خودکشی و آسیب شناسی روانی برونسازی در یک نمونه سراسری
|کد مقاله||سال انتشار||مقاله انگلیسی||ترجمه فارسی||تعداد کلمات|
|35079||2005||6 صفحه PDF||سفارش دهید||محاسبه نشده|
Publisher : Elsevier - Science Direct (الزویر - ساینس دایرکت)
Journal : Comprehensive Psychiatry, Volume 46, Issue 5, September–October 2005, Pages 334–339
Suicide is most often associated with internalizing disorders such as depression; however, recent evidence suggests that externalizing psychopathology (substance dependence disorders, antisocial personality disorder) may have an independent relationship with suicidal behavior. The aim in the present study was to examine the relationship between lifetime suicide attempts and lifetime externalizing psychopathology in the US National Comorbidity Survey data set (n = 5877). First, hierarchical regression was performed to explore the associations between internalizing and externalizing disorders and suicide attempts. Externalizing psychopathology was significantly associated with lifetime suicide attempts (adjusted odds ratio = 3.47; P < .001) and significantly improved the model beyond that including only the sociodemographic variables and internalizing psychopathology (χ2 difference = 73.12; df = 1; P < .001). A second logistic regression was used to investigate the association between specific patterns of psychopathology and suicidality. Externalizing disorders were significantly associated with suicide attempts even in the absence of internalizing disorders (adjusted odds ratio = 5.98; 95% confidence interval = 3.07-11.67; P < .001). These findings add to the growing literature that suggests that externalizing psychopathology is an important psychiatric correlate of suicidal behavior.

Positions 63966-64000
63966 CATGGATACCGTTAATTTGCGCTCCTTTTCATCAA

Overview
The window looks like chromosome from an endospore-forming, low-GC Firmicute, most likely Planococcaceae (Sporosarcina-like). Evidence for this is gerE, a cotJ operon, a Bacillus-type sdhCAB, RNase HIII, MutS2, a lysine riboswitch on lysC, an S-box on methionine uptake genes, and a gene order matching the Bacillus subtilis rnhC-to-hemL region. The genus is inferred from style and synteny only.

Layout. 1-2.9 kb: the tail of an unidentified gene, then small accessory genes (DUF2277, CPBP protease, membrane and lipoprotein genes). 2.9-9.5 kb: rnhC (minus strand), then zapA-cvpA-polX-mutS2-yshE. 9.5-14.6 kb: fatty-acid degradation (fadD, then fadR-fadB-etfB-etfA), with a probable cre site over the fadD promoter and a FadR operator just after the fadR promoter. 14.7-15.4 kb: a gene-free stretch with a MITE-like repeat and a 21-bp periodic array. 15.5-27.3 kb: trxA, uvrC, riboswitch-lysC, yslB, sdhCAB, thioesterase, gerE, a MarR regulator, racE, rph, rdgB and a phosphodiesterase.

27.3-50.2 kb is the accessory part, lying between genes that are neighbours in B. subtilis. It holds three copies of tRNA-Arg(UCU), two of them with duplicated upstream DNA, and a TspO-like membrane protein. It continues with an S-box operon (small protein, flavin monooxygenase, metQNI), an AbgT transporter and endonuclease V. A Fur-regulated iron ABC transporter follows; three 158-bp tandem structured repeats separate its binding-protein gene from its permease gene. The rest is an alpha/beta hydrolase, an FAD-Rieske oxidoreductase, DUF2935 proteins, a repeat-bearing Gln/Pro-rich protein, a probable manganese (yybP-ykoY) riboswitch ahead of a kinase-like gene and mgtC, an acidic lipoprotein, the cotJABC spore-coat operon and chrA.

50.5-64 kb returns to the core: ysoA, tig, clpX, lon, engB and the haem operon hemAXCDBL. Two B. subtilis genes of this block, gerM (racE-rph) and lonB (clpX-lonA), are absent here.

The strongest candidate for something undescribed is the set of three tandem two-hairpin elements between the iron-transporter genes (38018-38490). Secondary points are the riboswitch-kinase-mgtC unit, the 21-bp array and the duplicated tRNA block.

Suicide was the second leading cause of death in the United States in 2000 for people 25 to 34 years old and the third leading cause of death for people 15 to 24 years old  and . Identifying psychiatric factors uniquely associated with suicidal behavior is important to improve the ability to predict suicide risk and to facilitate effective and timely mental health service delivery. Using data from the US National Comorbidity Survey (NCS), Kessler et al  completed one of the largest studies on the prevalence and correlates of suicidal behavior. The lifetime prevalence of suicide attempts in this nationally representative sample was 4.6%. Among the sociodemographic variables assessed in the NCS, Kessler et al found that suicide attempts were strongly associated with being a woman, having been previously married, being born in a recent cohort (eg, year of birth between 1966 and 1975), and having a low education level. One of the most robust correlates of suicide attempts identified has been psychopathology , , , ,  and . Kessler et al found the association between suicide attempts and psychopathology to be substantially higher for mood disorders than for any other disorder. For example, the odds ratio for major depression was 11.0 compared with 5.7 for antisocial personality disorder and 5.6 for panic disorder. Thus, it is not surprising that investigations into psychiatric correlates of suicide have typically focused on internalizing psychopathology such as unipolar depression , , , ,  and . An association between externalizing disorders (substance dependence disorders and antisocial personality disorder) and suicidal behavior has been demonstrated in adolescent and adult populations , , , , , ,  and . Verona et al  used a recently developed framework for understanding psychopathology identified by Krueger . By applying confirmatory factor analysis to the wide range of individual diagnoses assessed in the NCS, Krueger identified an internalizing factor and an externalizing factor. He also found that the internalizing factor was composed of 2 subfactors: anxious-misery disorders and fear disorders. Verona et al  examined the effects of unique and comorbid internalizing and externalizing psychopathology in relation to suicide attempts. They used a large community sample that extended previous research limited to selective samples of forensic and psychiatric patients (eg, Refs. , , ,  and ). The main finding from this new study was that externalizing disorders were related to suicide attempts, both independently and when comorbid with internalizing disorders . This novel and important finding has significant clinical implications. At present, externalizing disorders, especially when not comorbid with internalizing disorders, are typically not a focus of attention in psychiatric assessment for suicide risk. The findings of Verona et al reflect the need for further research and clinical attention in this area. The NCS public use data set provides a unique opportunity to extend this line of research to a nationally representative sample. The NCS included a detailed and reliable assessment of a broad range of psychiatric disorders in addition to assessing lifetime suicidal behavior  and . The purpose of the present study was to attempt to replicate the Verona et al research on associations between externalizing disorders and suicide attempts and to extend it to the general population. In addition, Verona et al only examined the higher-order factor of internalizing disorders in their investigation. Within this higher-order factor, one might expect anxious-misery disorders (eg, major depression) to have a stronger relationship with suicidality than do fear disorders such as phobias , ,  and . Therefore, the 2 internalizing subfactors were investigated separately. Two statistical approaches were undertaken in our investigation. First, hierarchical logistic regression was used to determine whether or not externalizing psychopathology could account for unique variance in suicide attempts beyond that contributed by internalizing disorders. The inclusion of internalizing disorders in earlier steps of the hierarchical regression provided a very stringent test of the association between externalizing disorders and suicidal behaviors. Second, a logistic regression was performed to examine the associations of comorbid externalizing disorders with suicide attempts and of pure externalizing disorders with suicide attempts. Unlike in the study of Verona et al , both subfactors of internalizing disorders (ie, fear disorders and anxious-misery disorders) were considered in these analyses. It was hypothesized that externalizing psychopathology would be significantly associated with suicide behavior even after adjusting for the effects of internalizing psychopathology. It was further hypothesized that both pure and comorbid anxious-misery and externalizing disorders would be significantly associated with suicide attempts.